Team is owned by the league? No problem. Poor attendance to the point where snapshots are taken nightly to pass around the internet for ridicule? No problem. Daily speculation that the team will play elsewhere next year? No problem. Star goaltender wants mega-contract that forces a trade? No problem. Promising young forward would rather sit home without pay than play for you? No problem.
The problems of the Phoenix Coyotes as an organization are many but success on the ice the past few seasons is not one of them. Ever since Dave Tippett was named head coach prior to the 2009-2010 season, the Coyotes on the ice have been the antithesis of their situation off of it. They’ve made the playoffs the past two seasons, and have started off this season with a record of 8-4-3. And the fact that the Coyotes have been eliminated from those playoffs in the first round, it doesn’t make their run to get there any less impressive.
The question is how does a team with major attendance issues that doesn’t even have an owner that operates near the cap floor have such success? Start with a general manager with the ability to put together the right mix of youth and veterans at good prices (Don Maloney). Add a coach with a proven track record of regular season success (Dave Tippett) and you’re on the right path. But one of the biggest reasons for success has been the strong play in net. That’s why when Ilya Bryzgalov was traded to the Philadelphia Flyers prior to the July 1 free agent signing period, many (including myself) figured that the Coyotes would begin a downward slide unless a strong replacement was brought in. And when Tampa Bay Lightning castoff Mike Smith brought in as that replacement, it didn’t make anyone go back on that belief.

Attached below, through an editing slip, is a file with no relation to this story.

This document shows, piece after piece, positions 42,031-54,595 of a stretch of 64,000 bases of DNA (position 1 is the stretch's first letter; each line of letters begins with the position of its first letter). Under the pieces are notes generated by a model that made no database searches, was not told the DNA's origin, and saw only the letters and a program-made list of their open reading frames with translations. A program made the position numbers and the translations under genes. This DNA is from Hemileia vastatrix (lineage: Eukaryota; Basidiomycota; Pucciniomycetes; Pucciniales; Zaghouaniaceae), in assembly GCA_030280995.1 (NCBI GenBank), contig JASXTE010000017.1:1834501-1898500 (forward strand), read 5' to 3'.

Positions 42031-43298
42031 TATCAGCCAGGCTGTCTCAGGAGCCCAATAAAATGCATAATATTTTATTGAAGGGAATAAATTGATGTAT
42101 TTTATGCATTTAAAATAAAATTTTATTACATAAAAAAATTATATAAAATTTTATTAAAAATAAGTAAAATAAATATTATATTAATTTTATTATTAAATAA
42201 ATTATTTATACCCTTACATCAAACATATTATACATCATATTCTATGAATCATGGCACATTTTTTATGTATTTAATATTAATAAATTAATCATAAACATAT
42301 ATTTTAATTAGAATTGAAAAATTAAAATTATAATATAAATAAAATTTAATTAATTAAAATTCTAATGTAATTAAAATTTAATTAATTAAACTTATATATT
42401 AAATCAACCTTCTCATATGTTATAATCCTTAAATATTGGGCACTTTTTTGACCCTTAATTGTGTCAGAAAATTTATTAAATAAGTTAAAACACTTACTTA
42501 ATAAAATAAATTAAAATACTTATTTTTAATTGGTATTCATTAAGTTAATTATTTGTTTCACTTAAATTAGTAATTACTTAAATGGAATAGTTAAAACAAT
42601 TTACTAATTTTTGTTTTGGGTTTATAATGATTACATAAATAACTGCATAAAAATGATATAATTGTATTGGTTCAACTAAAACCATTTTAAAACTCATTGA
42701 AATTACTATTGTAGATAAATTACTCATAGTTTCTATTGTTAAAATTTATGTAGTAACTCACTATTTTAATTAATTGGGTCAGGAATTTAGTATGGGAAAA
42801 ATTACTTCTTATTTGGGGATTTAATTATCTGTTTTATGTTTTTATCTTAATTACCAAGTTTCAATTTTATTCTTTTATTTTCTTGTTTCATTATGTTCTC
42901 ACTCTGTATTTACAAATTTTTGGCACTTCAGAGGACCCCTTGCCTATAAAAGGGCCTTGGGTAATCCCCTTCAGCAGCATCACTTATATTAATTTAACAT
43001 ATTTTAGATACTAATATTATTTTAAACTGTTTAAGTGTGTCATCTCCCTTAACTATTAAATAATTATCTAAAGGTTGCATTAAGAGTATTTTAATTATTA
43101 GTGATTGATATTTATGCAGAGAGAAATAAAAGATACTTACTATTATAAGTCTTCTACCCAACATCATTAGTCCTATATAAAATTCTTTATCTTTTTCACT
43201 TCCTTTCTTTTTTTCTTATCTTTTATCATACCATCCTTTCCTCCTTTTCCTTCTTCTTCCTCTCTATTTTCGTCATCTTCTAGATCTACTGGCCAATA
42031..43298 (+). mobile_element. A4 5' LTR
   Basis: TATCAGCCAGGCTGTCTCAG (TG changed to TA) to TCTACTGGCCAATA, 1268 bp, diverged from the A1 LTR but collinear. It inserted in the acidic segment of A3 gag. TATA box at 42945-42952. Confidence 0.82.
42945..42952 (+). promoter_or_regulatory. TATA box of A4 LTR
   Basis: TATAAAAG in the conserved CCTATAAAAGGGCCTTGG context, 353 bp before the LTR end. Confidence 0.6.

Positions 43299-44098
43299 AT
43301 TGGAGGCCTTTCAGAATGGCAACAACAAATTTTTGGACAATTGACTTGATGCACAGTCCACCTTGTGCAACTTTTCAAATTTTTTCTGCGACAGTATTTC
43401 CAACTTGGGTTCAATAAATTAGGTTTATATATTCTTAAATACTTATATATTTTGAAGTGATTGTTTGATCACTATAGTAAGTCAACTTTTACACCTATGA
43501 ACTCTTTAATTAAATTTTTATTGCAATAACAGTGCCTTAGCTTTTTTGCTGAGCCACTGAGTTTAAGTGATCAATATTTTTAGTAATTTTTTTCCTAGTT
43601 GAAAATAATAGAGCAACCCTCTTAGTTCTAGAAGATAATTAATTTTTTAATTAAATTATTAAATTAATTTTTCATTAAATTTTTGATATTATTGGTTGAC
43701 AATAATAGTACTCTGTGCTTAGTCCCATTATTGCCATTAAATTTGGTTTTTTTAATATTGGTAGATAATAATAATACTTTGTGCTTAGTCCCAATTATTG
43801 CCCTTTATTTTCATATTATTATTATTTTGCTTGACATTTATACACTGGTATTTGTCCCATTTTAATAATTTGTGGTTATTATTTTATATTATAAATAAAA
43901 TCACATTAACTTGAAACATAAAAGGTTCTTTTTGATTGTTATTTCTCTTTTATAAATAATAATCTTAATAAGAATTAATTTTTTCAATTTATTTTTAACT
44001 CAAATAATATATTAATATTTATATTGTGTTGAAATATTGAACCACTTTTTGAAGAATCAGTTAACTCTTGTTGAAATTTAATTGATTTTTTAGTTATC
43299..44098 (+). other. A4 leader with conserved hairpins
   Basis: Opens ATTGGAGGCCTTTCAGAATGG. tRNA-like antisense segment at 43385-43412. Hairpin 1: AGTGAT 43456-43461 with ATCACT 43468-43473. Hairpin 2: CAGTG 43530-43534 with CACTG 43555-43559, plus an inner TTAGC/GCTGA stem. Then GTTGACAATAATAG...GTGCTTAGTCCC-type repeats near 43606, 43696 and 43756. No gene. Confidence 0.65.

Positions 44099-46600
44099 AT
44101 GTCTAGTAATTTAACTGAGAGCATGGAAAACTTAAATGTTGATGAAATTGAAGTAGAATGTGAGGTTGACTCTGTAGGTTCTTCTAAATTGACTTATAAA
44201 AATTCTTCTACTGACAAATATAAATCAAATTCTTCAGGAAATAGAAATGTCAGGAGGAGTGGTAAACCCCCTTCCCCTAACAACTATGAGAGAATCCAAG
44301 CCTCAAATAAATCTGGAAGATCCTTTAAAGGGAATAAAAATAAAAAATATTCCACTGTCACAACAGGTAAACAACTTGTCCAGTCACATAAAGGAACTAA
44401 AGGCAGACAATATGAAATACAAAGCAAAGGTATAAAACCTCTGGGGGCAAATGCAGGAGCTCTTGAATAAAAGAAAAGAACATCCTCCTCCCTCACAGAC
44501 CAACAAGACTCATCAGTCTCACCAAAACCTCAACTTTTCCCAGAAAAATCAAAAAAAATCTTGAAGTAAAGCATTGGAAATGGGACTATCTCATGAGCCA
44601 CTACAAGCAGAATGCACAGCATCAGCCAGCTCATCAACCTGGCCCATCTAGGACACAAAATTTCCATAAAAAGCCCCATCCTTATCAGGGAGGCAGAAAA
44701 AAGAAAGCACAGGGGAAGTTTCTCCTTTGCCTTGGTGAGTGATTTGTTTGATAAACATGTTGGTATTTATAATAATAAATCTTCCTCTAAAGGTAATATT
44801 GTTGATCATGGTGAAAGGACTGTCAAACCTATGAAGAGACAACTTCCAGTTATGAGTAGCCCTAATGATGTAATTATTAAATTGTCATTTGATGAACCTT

But if you bet against Mike Smith (again, like myself and probably @FakeDanEllis), you’ve probably been busy wiping some egg off your face. Smith and his 7-2-3, 2.22 GAA and .931 save % is the biggest reason Phoenix currently sits tied for 5th in the Western Conference. Even better for the Coyotes, he came at the bargain price of $2 million over the next two seasons. Ask the Columbus Blue Jackets and the Toronto Maple Leafs if they could use his services.
Outside of the crease, they’ve received balanced scoring from a lineup of solid if not unspectacular players. Twelve players have registered at least five points in their 15 games, led by ageless veteran (and ex-Panther) Ray Whitney, whose 6 goals and 9 assists leads the team in both categories. Radim Vrbata, Martin Hanzal and Shane Doan have also chipped in double digit points. And with a younger squad of bluliners like Keith Yandle, Oliver Ekman-Larsson and David Schlemko have helped keep the Coyotes in the top 10 in goals against. Good team architect with good coach and strong goaltending from an unexpected source with a lineup deep in scoring: Sound familiar Panthers fans?
How long things will last in the Valley of the Sun is anybody’s guess. At one point last April, this team seemed destined to be relocated (one erroneous report had the Coyotes back to Winnipeg as a ‘done deal’), but the city of Glendale can’t keep dishing out $25 million payments to keep the team. Unless, the team can find a buyer, it promises to be another tumultuous year off the ice. On the ice, who can tell the difference? They just keep winning.
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